Indiana Pacers coach Frank Vogel checks the standings every day to see where his team stacks up in the Eastern Conference race, but where the Pacers finish in the standings is less important to Vogel than how they finish the season in preparation for the playoffs.
"A lot is still to be determined," said Vogel prior to Monday's game with regard to the playoff race. "More important than anything, we've got habits that need to be improved if we are going to make a deep playoff run like we expect to make. We've got to get better and that's the biggest thing that we've got to focus on in the next ten games."
Sure it helps to play meaningful games at this point as they play for home court advantage and a third seed in the East which should help keep the team's edge and sharpness as they continue to focus on the task at hand.
For the Pacers, though keeping that focus can be a struggle for 48 minutes. 1070 The Fan's Dan Dakich offered an observation on Tuesday about how you the Pacers have the talent to compete with anyone in the NBA but they also have a tendency to relax to a point where you can actually see the body language change and filter through the team as it did in the fourth quarter against Toronto when the Pacers let a 15-point lead slip away before shaking themselves and finishing off the Raptors.
That tendency to let the little things slip for a stretch of the game is what worries Vogel, as well. In fact, forget a stretch of the game, Vogel doesn't want his team to relax on a single possession, so his focus to finish the year is ton continue emphasizing the basic habits that his team needs to consistently execute in order to play at a "championship" level in the playoffs.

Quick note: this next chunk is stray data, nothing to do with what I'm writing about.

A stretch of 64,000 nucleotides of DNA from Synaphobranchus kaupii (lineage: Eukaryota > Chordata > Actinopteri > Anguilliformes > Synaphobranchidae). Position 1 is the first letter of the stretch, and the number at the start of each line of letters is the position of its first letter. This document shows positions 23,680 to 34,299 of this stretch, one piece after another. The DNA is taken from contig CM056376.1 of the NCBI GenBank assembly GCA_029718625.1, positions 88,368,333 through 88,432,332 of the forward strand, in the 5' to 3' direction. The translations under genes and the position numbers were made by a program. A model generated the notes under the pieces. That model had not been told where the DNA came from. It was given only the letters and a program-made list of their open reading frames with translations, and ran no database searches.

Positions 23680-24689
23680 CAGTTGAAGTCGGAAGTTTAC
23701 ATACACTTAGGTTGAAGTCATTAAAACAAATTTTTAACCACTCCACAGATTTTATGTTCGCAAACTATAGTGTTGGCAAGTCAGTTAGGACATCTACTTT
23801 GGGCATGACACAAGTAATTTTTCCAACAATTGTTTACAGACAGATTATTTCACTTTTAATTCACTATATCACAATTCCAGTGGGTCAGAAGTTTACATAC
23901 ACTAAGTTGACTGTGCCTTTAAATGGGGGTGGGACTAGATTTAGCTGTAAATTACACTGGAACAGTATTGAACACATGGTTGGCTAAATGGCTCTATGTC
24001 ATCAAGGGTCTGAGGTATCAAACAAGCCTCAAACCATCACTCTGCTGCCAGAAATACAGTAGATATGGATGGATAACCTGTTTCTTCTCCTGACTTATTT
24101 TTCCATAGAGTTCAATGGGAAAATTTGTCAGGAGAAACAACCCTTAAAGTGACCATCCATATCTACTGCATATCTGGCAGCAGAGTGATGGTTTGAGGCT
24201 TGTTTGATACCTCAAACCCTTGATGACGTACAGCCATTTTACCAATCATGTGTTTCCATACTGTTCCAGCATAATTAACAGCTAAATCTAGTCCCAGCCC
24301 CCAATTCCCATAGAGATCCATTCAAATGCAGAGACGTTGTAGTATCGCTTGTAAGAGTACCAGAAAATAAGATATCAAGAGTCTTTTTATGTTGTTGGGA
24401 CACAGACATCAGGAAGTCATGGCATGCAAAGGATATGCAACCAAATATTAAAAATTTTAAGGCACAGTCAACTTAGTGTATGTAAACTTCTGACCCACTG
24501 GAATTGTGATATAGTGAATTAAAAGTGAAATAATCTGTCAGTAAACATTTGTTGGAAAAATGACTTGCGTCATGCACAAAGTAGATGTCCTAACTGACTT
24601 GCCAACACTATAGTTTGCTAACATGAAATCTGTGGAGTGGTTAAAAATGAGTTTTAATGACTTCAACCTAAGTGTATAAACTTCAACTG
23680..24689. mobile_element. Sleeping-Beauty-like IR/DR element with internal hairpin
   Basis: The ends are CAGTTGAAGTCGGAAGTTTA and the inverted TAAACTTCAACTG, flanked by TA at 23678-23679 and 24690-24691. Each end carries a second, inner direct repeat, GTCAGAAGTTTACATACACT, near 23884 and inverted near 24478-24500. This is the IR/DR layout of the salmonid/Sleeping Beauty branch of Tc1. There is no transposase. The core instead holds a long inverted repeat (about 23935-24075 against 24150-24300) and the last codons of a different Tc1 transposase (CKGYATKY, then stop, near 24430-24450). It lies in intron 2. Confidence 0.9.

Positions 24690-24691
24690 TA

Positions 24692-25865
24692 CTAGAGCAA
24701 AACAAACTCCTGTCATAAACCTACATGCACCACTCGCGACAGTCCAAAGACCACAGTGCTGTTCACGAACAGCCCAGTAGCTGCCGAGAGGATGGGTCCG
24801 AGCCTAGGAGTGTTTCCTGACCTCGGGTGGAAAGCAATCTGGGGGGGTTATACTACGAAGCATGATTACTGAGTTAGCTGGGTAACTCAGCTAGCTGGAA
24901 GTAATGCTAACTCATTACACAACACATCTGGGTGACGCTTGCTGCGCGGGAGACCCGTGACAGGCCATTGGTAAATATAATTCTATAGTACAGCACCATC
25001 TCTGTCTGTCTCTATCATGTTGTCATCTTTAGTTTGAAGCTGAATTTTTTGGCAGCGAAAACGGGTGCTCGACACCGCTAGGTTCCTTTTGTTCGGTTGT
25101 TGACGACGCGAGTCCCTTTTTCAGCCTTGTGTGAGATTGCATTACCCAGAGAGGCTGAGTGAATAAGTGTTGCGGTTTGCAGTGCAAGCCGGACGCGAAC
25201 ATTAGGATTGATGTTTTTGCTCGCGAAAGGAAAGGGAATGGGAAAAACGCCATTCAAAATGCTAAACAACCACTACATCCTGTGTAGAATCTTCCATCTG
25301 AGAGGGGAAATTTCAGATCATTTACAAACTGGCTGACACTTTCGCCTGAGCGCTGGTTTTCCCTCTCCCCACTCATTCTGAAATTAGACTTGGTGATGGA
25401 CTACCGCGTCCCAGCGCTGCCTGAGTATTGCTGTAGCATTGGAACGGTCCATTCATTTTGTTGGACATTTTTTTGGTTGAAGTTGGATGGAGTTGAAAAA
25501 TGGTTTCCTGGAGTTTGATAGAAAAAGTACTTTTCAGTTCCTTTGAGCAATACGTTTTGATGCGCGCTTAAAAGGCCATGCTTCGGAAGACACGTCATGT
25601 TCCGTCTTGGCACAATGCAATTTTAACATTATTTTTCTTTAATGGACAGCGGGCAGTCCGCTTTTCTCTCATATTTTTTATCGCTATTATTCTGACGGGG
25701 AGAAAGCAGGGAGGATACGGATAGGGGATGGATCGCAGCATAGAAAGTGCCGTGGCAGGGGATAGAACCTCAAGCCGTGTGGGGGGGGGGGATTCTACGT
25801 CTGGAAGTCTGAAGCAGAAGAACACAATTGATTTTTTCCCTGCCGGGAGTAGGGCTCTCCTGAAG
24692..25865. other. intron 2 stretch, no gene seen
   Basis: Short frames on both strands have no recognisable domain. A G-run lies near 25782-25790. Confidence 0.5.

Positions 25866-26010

Following the win over the Raptors, Vogel reiterated his focus on habits for the final nine games of the season. In fact, the white board in the team's meeting room before the game read : Habit over home court advantage.
That may sound strange but Vogel knows if his team takes care of the little habits he's harping on, the winning and playoff seeding will take care of itself.
"Our goal is yes, to get home court advantage," Vogel said following the game. "But more importantly over the last nine games now is we've got to continue to play every possession building championship level habits if we want to go deep in the playoffs. So that's what this stretch run is about. It's not about seeding, not about home court advantage, it's about improving and building something that is going to hold up in the playoffs."
Oh, and this isn't rocket science. Vogel will provide his team with complex scouting reports and game plans, but the players have to focus on the most basic fundamentals in order to execute the plan. Those fundamental habits are what he wants his players to hone.
"Everything they've been taught since they were in second grade," said Vogel. "Boxing out. Keeping your own man in front of you. Making the extra pass. Screens. Using screens. Everything that goes into execution. Close outs and transition defense. Everything. Knowing the plays. All of the little details that go into executing winning basketball."
Vogel smiled as he said, "knowing the plays" but the point was made that all of these things may seem mundane, but their impact on winning can't be overlooked. They can be the difference between running the same play and getting a layup one time and a contested, fade-away 20-footer the next.
So when you're watching the Pacers play Cleveland over the next two games, take a suggestion from Coach Dakich and don't watch the ball. Instead, focus on what the players off of the ball are doing which will reveal the players doing those little things to make winning plays. Hopefully Vogel's emphasis continues to take hold and the high-level of play the Pacers have shown they can deliver becomes, well...a habit.
Then maybe the Pacers can make a habit of winning in the playoffs.